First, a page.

My cat has pimples!

Feline acne is a common skin condition in cats. Cats of any age can be affected, and there is no breed or sex predisposition.

Cats are often presented to the veterinarian with the complaint of ‘dirt on the cat’s chin, that the owner cannot remove after attempts to clean it’ or ‘bumps on the cats chin’.

How does feline acne develop?

Hair follicles on the chin become blocked with secretions from small fat glands called sebaceous glands in the skin. This gives rise to multiple blackheads otherwise known as comedones on the chin, giving the chin the so-called ‘dirty appearance’. These comedones may also be associated with small red blisters or pimples and crusts on the surface of the chin.

In some cats, feline acne can be itchy, causing the cat to scratch and further damage the affected skin. Trauma to the surface layers of the skin often cause bacteria on the skin to start multiplying and cause infection, further complicating the clinical picture.

In severe cases, these plugged hair follicles may burst into the deeper layers of the skin, resulting in swelling, hair loss and draining tract formation. These draining tracts are often painful and your cat will be very reluctant to allow any touching or examination of this area.

The exact cause of feline acne is unknown, but there are multiple contributing factors, including:

  • Hyperactive sebaceous glands with excess sebum (fatty discharge) production
  • Clogging of hair follicles, when hair isn’t properly shed
  • Stress
  • A suppressed immune system (this includes abnormalities in the skin surface or the immune barrier function)
  • Irritation with inflammation of the skin also called dermatitis which may be as a result of the skin coming into contact with something that irritates it or sometimes an allergy not related to contact but perhaps food or pollens
  • Poor grooming habits (the chin is a difficult area to groom properly)
  • Sensitivity to certain foods, chemicals or medications

How is feline acne diagnosed?

The first and foremost clue is the discolouration and swelling of the chin area (in most cases it is limited to that part of the body).

Apart from doing a thorough clinical examination the vet will also take a comprehensive history of the case.

The vet may ask you questions like:

  • When did you first notice the comedones (bumps)?
  • Is the condition getting any worse?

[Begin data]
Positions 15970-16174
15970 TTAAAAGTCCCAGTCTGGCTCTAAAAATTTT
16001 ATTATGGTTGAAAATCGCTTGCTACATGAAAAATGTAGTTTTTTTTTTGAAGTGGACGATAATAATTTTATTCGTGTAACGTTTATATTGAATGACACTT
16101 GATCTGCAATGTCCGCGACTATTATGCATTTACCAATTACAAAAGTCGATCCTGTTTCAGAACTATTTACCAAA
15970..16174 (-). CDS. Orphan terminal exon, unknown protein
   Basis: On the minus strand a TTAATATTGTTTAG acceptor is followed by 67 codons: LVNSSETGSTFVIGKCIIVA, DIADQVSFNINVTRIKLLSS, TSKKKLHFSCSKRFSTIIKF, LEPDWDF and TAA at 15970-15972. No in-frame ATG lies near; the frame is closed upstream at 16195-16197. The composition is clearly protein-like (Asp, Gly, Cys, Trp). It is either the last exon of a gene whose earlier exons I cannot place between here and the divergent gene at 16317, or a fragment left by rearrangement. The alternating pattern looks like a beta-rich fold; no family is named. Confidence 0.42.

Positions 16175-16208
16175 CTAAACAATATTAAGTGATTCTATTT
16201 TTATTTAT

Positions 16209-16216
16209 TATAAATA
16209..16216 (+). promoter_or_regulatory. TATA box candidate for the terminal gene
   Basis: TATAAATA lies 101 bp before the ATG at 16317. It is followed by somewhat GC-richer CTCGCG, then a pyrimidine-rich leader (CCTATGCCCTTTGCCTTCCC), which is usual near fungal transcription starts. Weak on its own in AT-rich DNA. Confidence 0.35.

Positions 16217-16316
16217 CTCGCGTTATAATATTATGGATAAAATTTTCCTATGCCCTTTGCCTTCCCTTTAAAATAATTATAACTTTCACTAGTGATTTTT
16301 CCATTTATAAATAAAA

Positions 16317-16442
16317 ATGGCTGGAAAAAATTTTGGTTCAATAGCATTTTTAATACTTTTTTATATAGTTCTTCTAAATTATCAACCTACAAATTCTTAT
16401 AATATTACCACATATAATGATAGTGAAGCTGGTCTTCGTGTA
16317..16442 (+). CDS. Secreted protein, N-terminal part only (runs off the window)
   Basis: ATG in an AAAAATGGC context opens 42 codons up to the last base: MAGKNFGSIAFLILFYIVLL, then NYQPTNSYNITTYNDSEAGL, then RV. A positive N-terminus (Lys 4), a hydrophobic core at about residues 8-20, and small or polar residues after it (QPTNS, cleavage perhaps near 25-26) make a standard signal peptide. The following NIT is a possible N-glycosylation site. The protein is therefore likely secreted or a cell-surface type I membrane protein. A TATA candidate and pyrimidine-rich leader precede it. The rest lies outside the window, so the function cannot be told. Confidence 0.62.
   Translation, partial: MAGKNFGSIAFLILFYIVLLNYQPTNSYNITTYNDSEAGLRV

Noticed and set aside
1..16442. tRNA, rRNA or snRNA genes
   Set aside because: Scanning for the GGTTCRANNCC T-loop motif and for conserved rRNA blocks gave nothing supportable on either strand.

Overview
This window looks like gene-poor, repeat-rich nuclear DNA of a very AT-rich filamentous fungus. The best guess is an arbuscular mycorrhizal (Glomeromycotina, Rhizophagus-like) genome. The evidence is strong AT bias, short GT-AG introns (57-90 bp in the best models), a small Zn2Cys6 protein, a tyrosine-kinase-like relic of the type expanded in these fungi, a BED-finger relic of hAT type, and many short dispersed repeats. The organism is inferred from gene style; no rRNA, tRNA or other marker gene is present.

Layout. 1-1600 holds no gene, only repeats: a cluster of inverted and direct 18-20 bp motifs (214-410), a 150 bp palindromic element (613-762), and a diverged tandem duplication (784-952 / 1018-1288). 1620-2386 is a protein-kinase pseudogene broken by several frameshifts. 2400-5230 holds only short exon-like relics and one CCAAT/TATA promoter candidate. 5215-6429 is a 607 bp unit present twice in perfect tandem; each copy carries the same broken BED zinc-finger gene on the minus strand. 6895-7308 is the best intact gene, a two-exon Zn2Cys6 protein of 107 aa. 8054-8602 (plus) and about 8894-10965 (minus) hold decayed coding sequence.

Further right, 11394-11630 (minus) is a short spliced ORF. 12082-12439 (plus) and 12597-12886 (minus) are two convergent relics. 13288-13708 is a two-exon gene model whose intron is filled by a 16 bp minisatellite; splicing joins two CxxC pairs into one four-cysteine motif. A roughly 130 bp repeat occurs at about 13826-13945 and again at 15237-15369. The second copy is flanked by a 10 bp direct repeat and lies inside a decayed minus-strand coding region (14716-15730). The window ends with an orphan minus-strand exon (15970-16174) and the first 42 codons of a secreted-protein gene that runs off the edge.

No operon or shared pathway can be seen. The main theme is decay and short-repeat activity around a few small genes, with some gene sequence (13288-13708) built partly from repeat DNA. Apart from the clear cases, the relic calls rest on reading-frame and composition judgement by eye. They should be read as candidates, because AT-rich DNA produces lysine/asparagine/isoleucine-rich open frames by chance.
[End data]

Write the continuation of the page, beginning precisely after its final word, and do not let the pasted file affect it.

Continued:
• Does the cat seem itchy on its chin?
  • What is your tick and flea control program like?
  • Have you made any recent changes to the cat’s diet, feeding bowls or feeding habits?

If no other abnormalities are found and further diagnostic tests are required, a tentative diagnosis of feline acne can be made. Feline acne lesions have a very characteristic appearance.

There are other conditions that can resemble feline acne, which include:

  • mange (Demodicosis) caused by a mite burrowing into the deep layers of the skin
  • yeast infections (Malassizia)
  • allergies
  • ringworm (Dermatophytosis) or
  • eosinophillic granuloma complex which is an immune condition affecting the skin

Further diagnostic testing may be required to rule out the above mentioned conditions and your vet may want to do a skin scrape, bacterial or fungal culture or in certain cases a skin biopsy. Biopsy is where a small piece if skin is cut out under general anaesthesia and sent to a laboratory for examination.

How is feline acne treated?

Treatment is dependent on the severity of the condition. If only a few comedones are present, topical treatment is applied. Cleansing the skin with a diluted disinfectant which is not irritating to the skin like Hibitane or a Chlorhexidine solution, Betadene or Witch hazel is recommended daily. Be careful not to use any of the normal human skin disinfectants as the pH of human skin differs from animals and these product may irritate the skin and make the condition worse. Afterwards fresh aloe gel, colloidal siver or a topical glucocorticoid cream can be applied. If your cat will tolerate it, a warm cloth can be applied to the chin for one minute, this will open the pores and allow better cleansing of the affected skin.

In severe cases with ruptured pustules and secondary infection, the hair on the chin is clipped, the skin is cleansed as mentioned above and systemic antibiotics and glucocorticoids are included in the treatment protocol. As this condition can be quite painful most cats will not allow this kind of treatment without being aneasthetised or deeply sedated.

It is worth considering switching to stainless steel feeding bowls, as some cats are sensitive to plastics or the dyes used to colour plastic feeding bowls. This skin sensitivity, when exacerbated, can worsen the feline acne.

Feline acne may occur as a single episode or in some cats may be a recurring problem. The condition can however be controlled with proper treatment and your cat can have a good quality of life despite feline acne.

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